The remains show the total enclosure to have been of great extent, and history gives it as one of the most prosperous and important of all the chain. The church, which has lately been partly repaired, is a lofty, barnlike structure, with no remaining traces of interior decoration or furnishing, and the walls are horribly defaced by the name-scratching insanity of sightseers. The facade, built of the durable Mission tiles, is still beautiful in its tasteful simplicity, and a few skeleton arches of the quadrangle are standing; but the bells have long since disappeared. Instead of vesper chime, the air was raked by the strident voices of many crows, disputing, after their wont, over the choice roosts in the cottonwoods. It needed a more violent effort of fancy than I was capable of to hear in the shouts of these pirates the song of praise which poets think they detect. In pleasant contrast, St. Anthony's swallows, happiest dispositioned of birds, were thrilling with evening joy, and seemed to weave a charm of communal friendliness and content about the old crumbling building.

Hard by the church stand a few indomitable pear and olive trees, as thrifty as though not a year had passed since the last of the padres of San Antonio forsook his hopeless charge. A broken rank of pomegranates marks the boundary of the old garden, their uncompromising green and scarlet quite out of harmony with every other element of the scene. A small building of adobe, a hundred yards away, was interesting as showing the early California method of roofing. The heavy rafters and ceiling beams were still held in place by rawhide lashings. Layers of tules were placed on the rafters, and on these rested the heavy red tiles. I learned later that the building had been the Mission jail.

I made camp by a brook that ran in a hollow behind the church, but had a fancy for sleeping among the olives, - a fancy for which I paid tribute to a spiteful colony of ants. Coyotes sympathetically shared my vigil. I slept uneasily, and was awake in ample time to receive their adieus as they stole away to cover at dawn. These animals are very numerous in this locality, and as I rode away in the afternoon I noticed the carcasses of several of them hung to the limbs of the trees for example to the rest.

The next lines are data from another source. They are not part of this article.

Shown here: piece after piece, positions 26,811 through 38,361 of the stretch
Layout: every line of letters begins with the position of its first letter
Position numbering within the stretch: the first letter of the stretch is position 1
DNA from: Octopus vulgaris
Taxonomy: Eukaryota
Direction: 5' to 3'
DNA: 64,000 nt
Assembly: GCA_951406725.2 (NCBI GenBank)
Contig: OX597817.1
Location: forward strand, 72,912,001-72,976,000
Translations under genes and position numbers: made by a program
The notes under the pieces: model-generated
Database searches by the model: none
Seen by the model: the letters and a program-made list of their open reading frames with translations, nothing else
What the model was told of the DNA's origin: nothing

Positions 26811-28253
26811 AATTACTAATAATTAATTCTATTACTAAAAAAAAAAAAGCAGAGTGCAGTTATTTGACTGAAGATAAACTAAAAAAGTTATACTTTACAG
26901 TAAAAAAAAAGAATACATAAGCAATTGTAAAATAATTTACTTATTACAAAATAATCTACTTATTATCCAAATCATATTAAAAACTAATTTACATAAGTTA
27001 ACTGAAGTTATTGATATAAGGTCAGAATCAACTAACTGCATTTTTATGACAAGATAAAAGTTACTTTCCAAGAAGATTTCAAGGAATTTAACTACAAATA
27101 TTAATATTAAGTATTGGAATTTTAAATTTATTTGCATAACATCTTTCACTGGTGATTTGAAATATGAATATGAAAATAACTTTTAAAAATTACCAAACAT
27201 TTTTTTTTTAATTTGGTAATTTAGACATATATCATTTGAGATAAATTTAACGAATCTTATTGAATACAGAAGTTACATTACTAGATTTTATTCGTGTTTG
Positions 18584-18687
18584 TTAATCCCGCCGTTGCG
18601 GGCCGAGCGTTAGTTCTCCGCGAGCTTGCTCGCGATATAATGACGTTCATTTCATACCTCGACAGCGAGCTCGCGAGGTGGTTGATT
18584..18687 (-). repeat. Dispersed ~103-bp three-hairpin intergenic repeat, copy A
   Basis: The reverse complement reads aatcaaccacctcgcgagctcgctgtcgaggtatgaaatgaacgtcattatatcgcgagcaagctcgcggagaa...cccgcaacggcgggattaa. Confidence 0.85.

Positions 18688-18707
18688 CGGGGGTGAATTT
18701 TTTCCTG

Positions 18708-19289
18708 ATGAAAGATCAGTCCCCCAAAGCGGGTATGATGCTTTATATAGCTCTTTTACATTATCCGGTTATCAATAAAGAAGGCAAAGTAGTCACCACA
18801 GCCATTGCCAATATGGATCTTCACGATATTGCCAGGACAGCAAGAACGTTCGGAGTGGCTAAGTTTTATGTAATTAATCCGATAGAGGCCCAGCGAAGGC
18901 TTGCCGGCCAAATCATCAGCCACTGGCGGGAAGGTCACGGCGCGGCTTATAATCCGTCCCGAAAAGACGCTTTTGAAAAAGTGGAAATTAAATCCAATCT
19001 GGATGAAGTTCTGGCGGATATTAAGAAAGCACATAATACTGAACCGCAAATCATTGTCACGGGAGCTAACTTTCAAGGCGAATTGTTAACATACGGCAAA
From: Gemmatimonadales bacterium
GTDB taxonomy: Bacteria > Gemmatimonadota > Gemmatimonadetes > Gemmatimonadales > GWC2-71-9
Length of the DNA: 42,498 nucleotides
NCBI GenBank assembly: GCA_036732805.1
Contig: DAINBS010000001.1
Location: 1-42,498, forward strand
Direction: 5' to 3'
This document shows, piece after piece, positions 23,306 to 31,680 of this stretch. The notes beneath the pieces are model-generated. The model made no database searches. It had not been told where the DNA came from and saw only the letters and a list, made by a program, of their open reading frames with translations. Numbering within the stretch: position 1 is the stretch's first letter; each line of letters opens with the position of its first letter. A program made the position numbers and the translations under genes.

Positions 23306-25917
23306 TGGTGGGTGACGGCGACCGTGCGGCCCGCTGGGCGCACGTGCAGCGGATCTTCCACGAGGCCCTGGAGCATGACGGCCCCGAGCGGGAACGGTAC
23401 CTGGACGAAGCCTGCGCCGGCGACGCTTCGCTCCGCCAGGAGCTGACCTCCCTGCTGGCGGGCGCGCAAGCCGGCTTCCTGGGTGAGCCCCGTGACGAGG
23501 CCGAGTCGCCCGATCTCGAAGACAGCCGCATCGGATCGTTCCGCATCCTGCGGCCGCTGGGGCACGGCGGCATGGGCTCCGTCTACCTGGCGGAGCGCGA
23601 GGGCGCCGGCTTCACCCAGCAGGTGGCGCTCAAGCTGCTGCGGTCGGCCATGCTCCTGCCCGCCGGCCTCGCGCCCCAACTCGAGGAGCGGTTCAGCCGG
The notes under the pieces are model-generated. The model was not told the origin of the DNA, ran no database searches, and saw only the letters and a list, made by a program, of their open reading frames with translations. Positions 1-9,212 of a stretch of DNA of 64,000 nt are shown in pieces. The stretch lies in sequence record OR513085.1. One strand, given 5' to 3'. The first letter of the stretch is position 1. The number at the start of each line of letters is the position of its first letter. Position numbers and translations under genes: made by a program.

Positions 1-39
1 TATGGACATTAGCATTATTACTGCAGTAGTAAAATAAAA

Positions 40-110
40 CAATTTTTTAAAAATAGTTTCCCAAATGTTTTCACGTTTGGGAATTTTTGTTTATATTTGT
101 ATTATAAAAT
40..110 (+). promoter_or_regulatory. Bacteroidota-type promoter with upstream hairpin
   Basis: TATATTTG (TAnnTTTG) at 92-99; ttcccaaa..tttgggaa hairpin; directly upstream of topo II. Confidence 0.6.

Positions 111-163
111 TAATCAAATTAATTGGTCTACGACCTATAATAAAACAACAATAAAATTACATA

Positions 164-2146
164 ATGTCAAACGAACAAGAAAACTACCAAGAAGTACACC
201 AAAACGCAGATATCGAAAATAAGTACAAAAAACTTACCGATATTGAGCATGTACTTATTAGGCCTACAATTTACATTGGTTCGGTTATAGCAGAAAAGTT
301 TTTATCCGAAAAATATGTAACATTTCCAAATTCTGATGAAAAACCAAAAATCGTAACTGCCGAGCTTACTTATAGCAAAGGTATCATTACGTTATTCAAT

Some of my Spanish friends in the south had recommended me to relatives of theirs who lived near Jolon. I found them living a few miles from the Mission, and was received in the kindest manner and made welcome to stay at the house. It was a good example of the ranch-house of earlier days, a substantial adobe, broad of verandas, and shady with locusts, almonds, and clustering roses. There was an orchard of fine old trees, and a well of specially soft water to which the young beauties of the neighborhood were wont to resort on Sundays, a dozen in a bevy, to wash their dusky tresses. It would make a pretty sight, the row of girls with locks dishevelled, sitting in the sun beside the tamarisk hedge, laughing over the gallantries of young Arturos and Robertos, and laying trains of harmless malice for firing at the next fandango. Here again it was most pleasant to see the family affection to which I have referred in previous pages as a noticeable feature of Spanish and Mexican life. Little Julio, and Adriano, and Engracia came clambering about their genial giant of a father, calling him by his pet name of Tito: and the senora might have sat as model for the picture of a happy wife.

A brother of my entertainer happening in, I was carried off to spend a day or two at his house ten miles up country. We rode the whole distance through unbroken oak forest, and the house, set at the foot of a wooded hill and on the bank of the San Antonio River, occupies a position that might be coveted by millionaires. Deer and quail are plentiful; the river abounds with trout; and even salmon-spearing is no rarity. The veranda was a sort of epitome of California sport; Dona Petronela was bound that I should taste all the delicious Spanish dishes at their best; both husband and wife were full of interesting conversation on matters and manners now passed away; and altogether, one of the most agreeable episodes of the whole journey was the two days I passed in that tasteful home.